SHARE
Showing off their forte: With teacher Chaz Barcenilla preparing for tomorrow's recital are, back row from left, Mischa Thomlinson (vocals), 10, Isla Murray (piano), 8, Myffy Wood (vocals), 12, Bella Thomlinson (piano), 13. Front row, from, left, are Stella Potter (piano), 7, Jasmin Obermoser (piano), 8, and Clara Obermoser (piano), 7; absent Harry Ramsay (piano and vocals), 11

By PHILIP CHANDLER

Teaching by Skype or Zoom became all the rage during lockdown this year.

But for a Queenstown-based piano and vocal teacher, eight of whose local students perform in a recital this Sunday, that’s old hat.

Chaz Barcenilla moved permanently to the resort in September last year from the United States and has since continued teaching his US students, and some in Japan, by Skype.

He’s currently teaching 67 intermediate to advanced students in that fashion, along with 12 in person in his adopted hometown.

Arriving with very impressive teaching credentials, Barcenilla’s played the piano since the age of four and sung since he was seven. He says learning by Skype is good for ear training.

‘‘For the beginners I have here, it’s all studio lessons — I wouldn’t want them to have Skype lessons.

‘‘But as they progress they become more adept, they become more able to listen to instructions.

‘‘When you have a director of an orchestra, he doesn’t come to you, he talks to you from the pulpit, and you’re expected to follow, because if you don’t have sharp ears, you’re not a musician.’’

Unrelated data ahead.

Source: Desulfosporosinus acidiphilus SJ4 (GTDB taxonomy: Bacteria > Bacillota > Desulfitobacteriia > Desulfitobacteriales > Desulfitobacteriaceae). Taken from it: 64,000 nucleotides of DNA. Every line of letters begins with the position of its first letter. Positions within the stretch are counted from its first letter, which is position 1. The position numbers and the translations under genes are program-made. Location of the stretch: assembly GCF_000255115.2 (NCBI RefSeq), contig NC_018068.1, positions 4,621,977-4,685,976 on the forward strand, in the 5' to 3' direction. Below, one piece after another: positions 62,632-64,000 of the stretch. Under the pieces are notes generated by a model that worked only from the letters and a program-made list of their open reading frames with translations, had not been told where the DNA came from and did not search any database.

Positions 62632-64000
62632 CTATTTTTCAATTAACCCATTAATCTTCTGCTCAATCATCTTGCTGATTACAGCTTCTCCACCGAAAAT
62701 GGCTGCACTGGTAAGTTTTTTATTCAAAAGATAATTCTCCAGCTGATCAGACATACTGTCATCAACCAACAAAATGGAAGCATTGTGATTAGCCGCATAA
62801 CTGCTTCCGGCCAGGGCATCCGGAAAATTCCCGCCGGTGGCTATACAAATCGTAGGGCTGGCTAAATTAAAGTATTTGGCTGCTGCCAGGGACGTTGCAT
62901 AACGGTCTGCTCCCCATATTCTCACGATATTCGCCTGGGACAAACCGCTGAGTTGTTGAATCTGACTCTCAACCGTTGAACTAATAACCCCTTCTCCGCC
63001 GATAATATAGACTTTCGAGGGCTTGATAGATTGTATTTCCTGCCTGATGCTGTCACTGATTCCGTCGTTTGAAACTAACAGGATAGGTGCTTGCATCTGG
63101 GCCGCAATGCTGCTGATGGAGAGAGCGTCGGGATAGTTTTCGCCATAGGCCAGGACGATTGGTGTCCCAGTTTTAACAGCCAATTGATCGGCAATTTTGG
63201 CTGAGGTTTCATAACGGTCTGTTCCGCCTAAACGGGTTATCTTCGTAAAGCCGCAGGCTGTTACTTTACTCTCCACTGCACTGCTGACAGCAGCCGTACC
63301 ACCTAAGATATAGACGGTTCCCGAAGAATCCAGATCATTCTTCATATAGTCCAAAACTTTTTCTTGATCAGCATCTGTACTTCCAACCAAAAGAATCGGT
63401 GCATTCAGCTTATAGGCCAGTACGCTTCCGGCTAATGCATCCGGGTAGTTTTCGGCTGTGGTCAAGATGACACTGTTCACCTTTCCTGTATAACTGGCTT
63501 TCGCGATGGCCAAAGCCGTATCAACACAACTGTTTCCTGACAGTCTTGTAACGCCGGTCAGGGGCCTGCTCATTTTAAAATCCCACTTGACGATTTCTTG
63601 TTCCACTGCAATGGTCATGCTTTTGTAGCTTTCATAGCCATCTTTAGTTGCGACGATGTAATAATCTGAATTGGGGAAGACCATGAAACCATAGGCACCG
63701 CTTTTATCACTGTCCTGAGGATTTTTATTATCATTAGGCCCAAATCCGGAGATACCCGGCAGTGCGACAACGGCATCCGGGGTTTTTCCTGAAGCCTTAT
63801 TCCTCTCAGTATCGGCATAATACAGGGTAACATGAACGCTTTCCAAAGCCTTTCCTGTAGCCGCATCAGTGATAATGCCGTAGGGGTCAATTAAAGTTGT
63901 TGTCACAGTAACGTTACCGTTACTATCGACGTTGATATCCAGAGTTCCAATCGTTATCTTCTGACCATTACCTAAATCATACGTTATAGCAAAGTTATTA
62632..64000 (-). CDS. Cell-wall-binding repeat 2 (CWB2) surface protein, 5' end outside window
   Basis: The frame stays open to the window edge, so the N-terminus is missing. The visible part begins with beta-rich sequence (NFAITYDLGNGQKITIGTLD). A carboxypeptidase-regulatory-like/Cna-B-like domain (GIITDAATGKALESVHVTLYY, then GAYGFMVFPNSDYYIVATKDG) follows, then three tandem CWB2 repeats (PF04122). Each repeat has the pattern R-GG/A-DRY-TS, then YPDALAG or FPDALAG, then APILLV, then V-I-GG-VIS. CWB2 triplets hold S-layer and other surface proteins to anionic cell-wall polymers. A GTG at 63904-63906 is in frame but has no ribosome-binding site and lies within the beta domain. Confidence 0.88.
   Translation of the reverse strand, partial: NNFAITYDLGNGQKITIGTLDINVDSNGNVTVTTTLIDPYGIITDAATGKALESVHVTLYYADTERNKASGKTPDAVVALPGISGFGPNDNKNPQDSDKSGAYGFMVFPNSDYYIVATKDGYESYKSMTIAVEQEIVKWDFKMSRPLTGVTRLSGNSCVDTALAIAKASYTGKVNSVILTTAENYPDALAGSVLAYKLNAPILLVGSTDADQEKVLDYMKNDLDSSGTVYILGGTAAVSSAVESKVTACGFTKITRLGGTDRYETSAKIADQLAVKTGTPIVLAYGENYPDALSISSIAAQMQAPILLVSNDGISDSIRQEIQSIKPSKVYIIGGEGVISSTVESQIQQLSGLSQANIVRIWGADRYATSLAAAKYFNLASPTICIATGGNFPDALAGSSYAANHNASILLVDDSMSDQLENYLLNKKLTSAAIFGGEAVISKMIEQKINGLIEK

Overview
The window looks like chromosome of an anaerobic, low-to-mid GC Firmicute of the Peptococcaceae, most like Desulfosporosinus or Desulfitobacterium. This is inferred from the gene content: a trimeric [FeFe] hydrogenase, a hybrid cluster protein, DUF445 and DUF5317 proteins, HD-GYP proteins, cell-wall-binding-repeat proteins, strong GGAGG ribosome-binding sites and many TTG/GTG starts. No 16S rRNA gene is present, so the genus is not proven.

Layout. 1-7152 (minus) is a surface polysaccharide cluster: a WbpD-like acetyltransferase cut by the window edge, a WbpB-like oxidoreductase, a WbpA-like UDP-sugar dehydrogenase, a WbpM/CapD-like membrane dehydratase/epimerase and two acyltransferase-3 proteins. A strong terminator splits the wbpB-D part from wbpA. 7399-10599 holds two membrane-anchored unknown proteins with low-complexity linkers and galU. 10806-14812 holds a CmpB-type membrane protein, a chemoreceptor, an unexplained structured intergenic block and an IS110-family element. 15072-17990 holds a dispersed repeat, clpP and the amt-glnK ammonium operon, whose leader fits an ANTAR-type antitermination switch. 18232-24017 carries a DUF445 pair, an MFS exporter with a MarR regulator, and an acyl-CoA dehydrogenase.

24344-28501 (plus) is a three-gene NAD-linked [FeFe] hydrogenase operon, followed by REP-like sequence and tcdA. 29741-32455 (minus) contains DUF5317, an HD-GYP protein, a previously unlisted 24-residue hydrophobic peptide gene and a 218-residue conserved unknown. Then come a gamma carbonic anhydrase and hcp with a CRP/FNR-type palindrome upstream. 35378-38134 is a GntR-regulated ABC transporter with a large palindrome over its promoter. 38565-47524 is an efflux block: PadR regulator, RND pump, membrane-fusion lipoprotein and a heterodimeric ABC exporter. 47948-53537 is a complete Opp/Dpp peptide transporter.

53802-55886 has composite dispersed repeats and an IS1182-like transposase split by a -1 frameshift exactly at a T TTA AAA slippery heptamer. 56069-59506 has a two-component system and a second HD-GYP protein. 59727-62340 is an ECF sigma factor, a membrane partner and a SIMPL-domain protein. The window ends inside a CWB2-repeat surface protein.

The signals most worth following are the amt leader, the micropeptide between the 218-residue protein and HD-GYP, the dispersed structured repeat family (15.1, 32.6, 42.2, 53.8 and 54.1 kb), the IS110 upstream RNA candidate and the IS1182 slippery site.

Barcenilla’s Skype students are primarily based in San Diego, Los Angeles and New York.

Often there’s only a three-hour time difference between New Zealand and the US, albeit a day apart, though in our winter that gap’s sometimes five hours, and he can be starting lessons at 3am.

‘‘I’m pretty much working 11 to 13 hours a day.’’

If it was still easy to travel internationally, he’d only be seeing his students in the three-week build-up to a show.

‘‘I have three really good ones I was going to bring over from Queenstown, but once Covid struck in America, we couldn’t go.’’

Barcenilla, who heads a US-based music school, says his philosophy’s always based on a student’s interests, and sustaining that.

When a child learns each moment of time, ‘‘that’s going to ignite more achievement — ‘I can show this to my parents, I can show this to someone’.

‘‘And that’s the kind of self-pride that’s very important without making it strenuous, without making it a chore.’’

Half Asian/Filipino, half Cuban/Spanish, Barcenilla, 55, was brought up in Sydney till the age of 16, and has since lived in the US, Canada and Europe.

He first moved to Queenstown in January last year, but till September moved every two weeks between here and the US.

He chose Queenstown as he wanted to live in NZ, ‘‘and obviously this is the most beautiful part’’.

‘‘I’ve always loved the idea of having four seasons in one day, and then there’s the rainbows all the time.’’

For Sunday’s recital he’s chosen to start at 3pm so it fits in between the two Events Centre Christmas shows.

Eight of his students will perform — three on vocals and five on piano.

One seven-year-old student’s only had three lessons — ‘‘I want to show that with three lessons, a child that young can play already’’.

The pianists will mainly perform classical music.

‘‘My singers will do contemporary, like Adele, Sia, Mariah Carey, they’ll also do some Christmas songs.’

Student recital, piano and vocal, QPACT rooms, corner Ballarat/Henry Streets, Sunday 3pm, free

scoop@scene.co.nz